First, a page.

Open AccessArticle Juvenile Southern Pine Response to Fertilization Is Influenced by Soil Drainage and Texture
Forests 2015, 6(8), 2799-2819; doi:10.3390/f6082799
Received: 1 July 2015 / Revised: 6 August 2015 / Accepted: 13 August 2015 / Published: 14 August 2015
Cited by 2 | PDF Full-text (1134 KB) | HTML Full-text | XML Full-text
Abstract
We examined three hypotheses in a nutrient dose and application frequency study installed in juvenile (aged 2–6 years old) Pinus stands at 22 sites in the southeastern United States. At each site, eight or nine treatments were installed where nitrogen was applied [...] Read more.
We examined three hypotheses in a nutrient dose and application frequency study installed in juvenile (aged 2–6 years old) Pinus stands at 22 sites in the southeastern United States. At each site, eight or nine treatments were installed where nitrogen was applied at different rates (0, 67, 134, 268 kg ha−1) and frequencies (0, 1, 2, 4 and 6 years) in two or four replications. Phosphorus was applied at 0.1 times the nitrogen rate and other elements were added as needed based on foliar nutrient analysis to insure that nutrient imbalances were not induced with treatment. Eight years after treatment initiation, the site responses were grouped based on texture and drainage characteristics: soil group 1 consisted of poorly drained soils with a clayey subsoil, group 2 consisted of poorly to excessively drained spodic soils or soils without a clay subsoil, and group 3 consisted of well-drained soils with a clayey subsoil. We accepted the first hypothesis that site would be a significant factor explaining growth responses. Soil group was also a significant factor explaining growth response. We accepted our second hypothesis that the volume growth-cumulative dose response function was not linear. Volume growth reached an asymptote in soil groups 1 and 3 between cumulative nitrogen doses of 300–400 kg ha−1. Volume growth responses continued to increase up to 800 kg ha−1 of cumulatively applied nitrogen for soil group 2. We accepted our third hypothesis that application rate and frequency did not influence the growth response when the cumulative nitrogen dose was equivalent. There was no difference in the growth response for comparisons where a cumulative nitrogen dose of 568 kg ha−1 was applied as 134 kg ha−1 every two years or as 269 kg ha−1 every four years, or where 269 kg ha−1 of nitrogen was applied as four applications of 67 kg ha−1 every two years or as two applications of 134 kg ha−1 every four years. Clearly, the sites examined here were limited by nitrogen and phosphorus, and applications of these elements to young stands effectively ameliorated these limitations. However, there were differences in the response magnitude that were related to soil texture and drainage. Juvenile fertilizer applications resulted in high stocking levels early in the rotation; this condition should be considered when undertaking juvenile fertilization programs. Full article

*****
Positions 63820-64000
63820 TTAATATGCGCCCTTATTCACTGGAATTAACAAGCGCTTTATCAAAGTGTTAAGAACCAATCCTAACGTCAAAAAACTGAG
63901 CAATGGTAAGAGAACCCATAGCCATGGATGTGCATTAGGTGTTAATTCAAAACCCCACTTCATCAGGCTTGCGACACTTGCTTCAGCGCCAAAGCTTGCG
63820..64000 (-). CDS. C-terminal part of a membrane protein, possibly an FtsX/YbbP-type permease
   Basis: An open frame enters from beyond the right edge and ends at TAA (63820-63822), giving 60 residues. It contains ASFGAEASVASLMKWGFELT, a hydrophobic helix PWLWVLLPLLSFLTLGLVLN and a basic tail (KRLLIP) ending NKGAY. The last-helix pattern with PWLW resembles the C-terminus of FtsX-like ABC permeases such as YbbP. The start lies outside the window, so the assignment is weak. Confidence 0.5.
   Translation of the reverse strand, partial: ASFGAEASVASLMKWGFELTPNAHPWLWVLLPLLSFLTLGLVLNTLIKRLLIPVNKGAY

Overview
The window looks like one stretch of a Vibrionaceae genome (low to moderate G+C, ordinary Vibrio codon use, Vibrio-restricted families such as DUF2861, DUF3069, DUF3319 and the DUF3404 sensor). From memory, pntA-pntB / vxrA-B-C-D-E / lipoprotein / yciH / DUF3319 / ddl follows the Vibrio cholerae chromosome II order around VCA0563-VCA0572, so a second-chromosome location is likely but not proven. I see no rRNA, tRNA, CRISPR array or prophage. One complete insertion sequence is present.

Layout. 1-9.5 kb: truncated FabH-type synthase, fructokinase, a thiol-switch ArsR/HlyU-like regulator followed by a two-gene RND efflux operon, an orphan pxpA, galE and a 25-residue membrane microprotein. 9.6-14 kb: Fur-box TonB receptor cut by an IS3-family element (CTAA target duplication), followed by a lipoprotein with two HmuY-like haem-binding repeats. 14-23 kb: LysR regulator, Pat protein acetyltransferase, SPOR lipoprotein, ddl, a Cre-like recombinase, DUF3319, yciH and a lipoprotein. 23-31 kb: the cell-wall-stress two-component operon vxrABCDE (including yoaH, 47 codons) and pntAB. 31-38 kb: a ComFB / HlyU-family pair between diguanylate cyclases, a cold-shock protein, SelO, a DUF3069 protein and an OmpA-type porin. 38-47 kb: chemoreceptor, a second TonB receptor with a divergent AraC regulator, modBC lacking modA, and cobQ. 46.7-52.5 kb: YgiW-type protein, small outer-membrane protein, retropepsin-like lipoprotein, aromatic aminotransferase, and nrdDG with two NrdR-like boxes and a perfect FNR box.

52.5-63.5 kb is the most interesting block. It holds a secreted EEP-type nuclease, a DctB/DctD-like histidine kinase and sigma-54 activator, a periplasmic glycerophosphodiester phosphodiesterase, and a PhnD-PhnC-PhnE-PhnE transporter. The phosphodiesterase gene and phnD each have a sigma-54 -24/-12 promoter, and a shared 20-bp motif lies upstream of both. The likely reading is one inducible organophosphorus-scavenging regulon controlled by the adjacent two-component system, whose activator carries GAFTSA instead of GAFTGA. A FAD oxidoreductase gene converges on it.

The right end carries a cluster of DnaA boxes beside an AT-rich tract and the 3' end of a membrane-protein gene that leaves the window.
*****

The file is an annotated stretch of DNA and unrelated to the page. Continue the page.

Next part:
Open AccessArticle Importance of Arboreal Cyanolichen Abundance to Nitrogen Cycling in Sub-Boreal Spruce and Fir Forests of Central British Columbia, Canada
Forests 2015, 6(8), 2588-2607; doi:10.3390/f6082588
Received: 30 June 2015 / Revised: 19 July 2015 / Accepted: 20 July 2015 / Published: 31 July 2015
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Abstract
The importance of N2-fixing arboreal cyanolichens to the nitrogen (N)-balance of sub-boreal interior hybrid spruce (Picea glauca × engelmannii) and subalpine fir (Abies lasiocarpa) forests was examined at field sites in central BC, Canada. Host trees [...] Read more.